Legitimacy

Legitimacy dimensions of Selective Adaptation may be appreciated in light of tensions around property rights and the right to development. As a signatory of and advocate for the 1993 Bangkok Declaration on Human Rights,109 China places strong emphasis on the right to development over requirements of civil and political rights. In its 1991 Human Rights white paper, the PRC explicitly adopted a position supporting the primacy of economic growth by stressing the right to subsistence as the primary right from which all other rights derive.110 In explaining the 1991 white paper, the Director of the State Council Information Office stressed the primacy of the state’s management of economic conditions as the basis for development: “[W]e enable our people to have the economic foundation upon which they can enjoy political rights.”111 The 1995 and 1997 Human Rights white papers underscored the regime’s commitment to the primacy of the right to development.112 Achievements in satisfying human rights to subsistence and development were given prominence yet again in the 2000 Human Rights white paper, subordinating civil and political rights.113 The 2004 Human Rights white paper formally integrated themes of subsistence and development, drawing on the international discourse of the right to development to complement China’s ongoing emphasis on the right to subsistence.114 These perspectives are reiterated in the 2008 white paper on the rule of law that affirms the centrality of Party leadership and asserts China’s “basic stand” on human rights as “placing top priority on people’s rights to subsistence and development.”115

The continued emphasis on the people’s right to development has contributed to growing popular rights consciousness, particularly in areas of property rights. Public demonstrations over a range of concerns have continued to expand in recent years, such that the Public Security Bureau reported 87,000 public order disturbances in 2005, up from 74,000 in 2005, and 58,000 in 2003.116 Many of these concern disputes of rural land use policies.117 As well, urban and rural residents alike have gradually begun to use legal mechanisms to achieve redress. By the early 2000s, expanded public participation in the legal process is widely evident.118 Villagers seeking compensation for expropriation of their land in favor of public and private development and neighborhood residents in urban areas seeking redress for allegedly unlawful relocation and expropriation of housing and other areas suggest the growing awareness of property rights among the populace.119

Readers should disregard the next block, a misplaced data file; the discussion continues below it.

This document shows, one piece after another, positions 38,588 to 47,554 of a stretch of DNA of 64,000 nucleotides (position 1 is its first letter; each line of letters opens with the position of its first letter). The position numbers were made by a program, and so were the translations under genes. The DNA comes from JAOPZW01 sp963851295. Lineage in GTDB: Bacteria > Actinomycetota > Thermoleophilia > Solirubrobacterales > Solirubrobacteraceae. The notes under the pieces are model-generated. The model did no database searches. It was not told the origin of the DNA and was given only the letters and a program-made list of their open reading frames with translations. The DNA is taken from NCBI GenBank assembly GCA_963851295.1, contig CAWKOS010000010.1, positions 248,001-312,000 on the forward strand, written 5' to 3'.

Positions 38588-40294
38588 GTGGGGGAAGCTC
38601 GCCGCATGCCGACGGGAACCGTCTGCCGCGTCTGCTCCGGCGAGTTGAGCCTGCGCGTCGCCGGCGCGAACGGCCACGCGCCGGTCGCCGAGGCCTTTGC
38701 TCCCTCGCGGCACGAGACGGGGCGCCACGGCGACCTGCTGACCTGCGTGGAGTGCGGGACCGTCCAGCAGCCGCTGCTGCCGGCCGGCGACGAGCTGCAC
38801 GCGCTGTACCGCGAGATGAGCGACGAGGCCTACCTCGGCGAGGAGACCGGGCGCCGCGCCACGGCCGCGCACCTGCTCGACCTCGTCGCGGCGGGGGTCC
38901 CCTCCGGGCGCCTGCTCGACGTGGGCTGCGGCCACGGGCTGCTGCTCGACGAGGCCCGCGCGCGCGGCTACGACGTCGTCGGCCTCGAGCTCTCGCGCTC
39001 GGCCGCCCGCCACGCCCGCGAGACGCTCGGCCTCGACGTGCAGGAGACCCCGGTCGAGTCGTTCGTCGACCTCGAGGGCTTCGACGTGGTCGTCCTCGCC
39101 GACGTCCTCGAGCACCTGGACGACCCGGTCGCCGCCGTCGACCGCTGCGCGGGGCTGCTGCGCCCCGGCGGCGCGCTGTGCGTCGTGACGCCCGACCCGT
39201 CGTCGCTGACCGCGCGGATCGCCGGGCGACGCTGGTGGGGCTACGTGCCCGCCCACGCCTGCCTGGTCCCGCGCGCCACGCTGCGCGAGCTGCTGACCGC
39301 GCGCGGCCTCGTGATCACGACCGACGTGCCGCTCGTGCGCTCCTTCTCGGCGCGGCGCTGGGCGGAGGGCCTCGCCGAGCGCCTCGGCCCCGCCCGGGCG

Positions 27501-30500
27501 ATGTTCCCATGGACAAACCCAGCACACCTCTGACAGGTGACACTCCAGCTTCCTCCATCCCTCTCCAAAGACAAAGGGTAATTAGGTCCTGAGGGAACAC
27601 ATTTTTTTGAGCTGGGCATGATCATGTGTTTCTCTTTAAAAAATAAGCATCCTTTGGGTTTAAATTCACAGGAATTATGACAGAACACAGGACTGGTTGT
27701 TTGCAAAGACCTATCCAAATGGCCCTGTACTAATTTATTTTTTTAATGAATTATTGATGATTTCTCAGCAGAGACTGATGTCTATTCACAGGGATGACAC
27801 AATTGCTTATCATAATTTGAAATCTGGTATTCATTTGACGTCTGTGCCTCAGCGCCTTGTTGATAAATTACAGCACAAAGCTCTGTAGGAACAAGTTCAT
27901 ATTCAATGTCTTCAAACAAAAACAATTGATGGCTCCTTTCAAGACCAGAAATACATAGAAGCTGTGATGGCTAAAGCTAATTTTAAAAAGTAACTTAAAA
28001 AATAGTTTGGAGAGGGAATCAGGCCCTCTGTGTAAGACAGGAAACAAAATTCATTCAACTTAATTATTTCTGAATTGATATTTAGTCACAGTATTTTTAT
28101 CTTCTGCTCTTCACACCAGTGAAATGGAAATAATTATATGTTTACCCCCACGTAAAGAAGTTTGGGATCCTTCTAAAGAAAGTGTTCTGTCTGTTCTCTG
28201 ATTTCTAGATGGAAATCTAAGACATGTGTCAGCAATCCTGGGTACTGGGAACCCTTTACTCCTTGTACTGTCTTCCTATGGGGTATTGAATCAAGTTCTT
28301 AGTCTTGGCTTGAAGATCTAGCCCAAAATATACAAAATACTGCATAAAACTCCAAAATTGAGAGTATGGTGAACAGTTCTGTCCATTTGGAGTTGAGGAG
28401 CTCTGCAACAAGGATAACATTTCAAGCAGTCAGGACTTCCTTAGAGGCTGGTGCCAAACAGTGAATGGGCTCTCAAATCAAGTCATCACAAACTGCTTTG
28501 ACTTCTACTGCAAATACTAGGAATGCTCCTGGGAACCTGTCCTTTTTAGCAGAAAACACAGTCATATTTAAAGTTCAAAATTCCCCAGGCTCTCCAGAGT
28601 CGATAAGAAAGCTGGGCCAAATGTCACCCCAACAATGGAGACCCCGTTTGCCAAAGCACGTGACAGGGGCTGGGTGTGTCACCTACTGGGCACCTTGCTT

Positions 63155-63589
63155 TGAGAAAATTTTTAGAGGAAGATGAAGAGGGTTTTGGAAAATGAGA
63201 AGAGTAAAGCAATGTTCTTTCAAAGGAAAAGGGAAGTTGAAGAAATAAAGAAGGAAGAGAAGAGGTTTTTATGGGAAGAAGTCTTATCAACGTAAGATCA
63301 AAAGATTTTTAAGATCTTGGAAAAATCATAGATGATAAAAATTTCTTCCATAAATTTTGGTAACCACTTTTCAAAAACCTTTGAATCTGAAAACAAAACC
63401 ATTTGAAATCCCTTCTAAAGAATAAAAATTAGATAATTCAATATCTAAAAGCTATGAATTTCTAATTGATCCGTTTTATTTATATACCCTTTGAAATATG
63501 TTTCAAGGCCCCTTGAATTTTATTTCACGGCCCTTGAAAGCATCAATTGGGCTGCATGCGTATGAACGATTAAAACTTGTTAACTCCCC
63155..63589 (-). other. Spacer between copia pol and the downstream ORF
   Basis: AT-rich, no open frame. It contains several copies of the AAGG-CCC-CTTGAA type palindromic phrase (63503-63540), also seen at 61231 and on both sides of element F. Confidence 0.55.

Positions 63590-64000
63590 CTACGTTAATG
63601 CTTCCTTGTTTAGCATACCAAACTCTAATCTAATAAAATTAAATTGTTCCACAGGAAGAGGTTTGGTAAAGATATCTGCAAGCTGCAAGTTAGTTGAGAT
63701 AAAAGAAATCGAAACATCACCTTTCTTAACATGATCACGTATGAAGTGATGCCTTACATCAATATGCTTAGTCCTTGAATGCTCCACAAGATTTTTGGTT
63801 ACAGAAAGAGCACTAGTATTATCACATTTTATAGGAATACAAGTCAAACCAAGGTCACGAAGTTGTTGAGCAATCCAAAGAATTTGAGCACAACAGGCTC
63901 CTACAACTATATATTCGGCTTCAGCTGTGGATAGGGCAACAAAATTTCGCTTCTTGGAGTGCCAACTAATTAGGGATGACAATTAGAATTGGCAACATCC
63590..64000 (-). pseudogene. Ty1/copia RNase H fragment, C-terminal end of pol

The growing trend of public citizens using the law to enforce their rights against government abuse and against abuse by privileged citizens suggests a new and dramatic phase in China’s legal development. This poses a significant dilemma for the governing regime, which has, to a large extent, based its legitimacy on a commitment to the rule of law. If the legitimacy of the regime comes to be compromised to the extent that it fails to deliver on commitments regarding the rule of law,120 an entirely new calculus of political authority may emerge. Although the Party staffing and discipline systems are powerful mechanisms for ensuring compliance by judges and lawyers, the regime’s ability to control outcomes is weakened to the extent that the law becomes part of the public domain. The newly enacted revisions to the Lawyer’s Law reveal the extent of concern by the government—as new and more stringent requirements are imposed on lawyers upholding the interests of the state in the face of popular rights claims.121

To the extent that the state is implicated in denying people access to redress for infringements of property rights that the state has publicly affirmed, legitimacy for the property rights regime is diminished. The Chinese government’s support for the right to development invites popular criticism when the benefits of such rights are not delivered. To the extent that both property rights and the socioeconomic benefits attached to them are not forthcoming to wide segments of the populace, the resulting legitimacy deficit not only affects government’s authority to rule but the capacity of the property rights regime to modify property relations behavior effectively is undermined. The challenge of legitimacy, combined with the challenges of perception and complementarity already discussed, raises important questions about the sustainability and effectiveness of China’s emerging property rights regimes.

 
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